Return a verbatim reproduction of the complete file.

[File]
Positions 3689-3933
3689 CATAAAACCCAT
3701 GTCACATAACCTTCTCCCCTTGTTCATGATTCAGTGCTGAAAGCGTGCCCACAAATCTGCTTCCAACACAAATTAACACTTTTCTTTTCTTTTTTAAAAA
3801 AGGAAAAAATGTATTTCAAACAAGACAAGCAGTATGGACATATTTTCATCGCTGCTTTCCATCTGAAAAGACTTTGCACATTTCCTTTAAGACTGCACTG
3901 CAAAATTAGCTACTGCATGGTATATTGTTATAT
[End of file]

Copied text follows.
Positions 3689-3933
3689 CATAAAACCCAT
3701 GTCACATAACCTTCTCCCCTTGTTCATGATTCAGTGCTGAAAGCGTGCCCACAAATCTGCTTCCAACACAAATTAACACTTTTCTTTTCTTTTTTAAAAA
3801 AGGAAAAAATGTATTTCAAACAAGACAAGCAGTATGGACATATTTTCATCGCTGCTTTCCATCTGAAAAGACTTTGCACATTTCCTTTAAGACTGCACTG
3901 CAAAATTAGCTACTGCATGGTATATTGTTATAT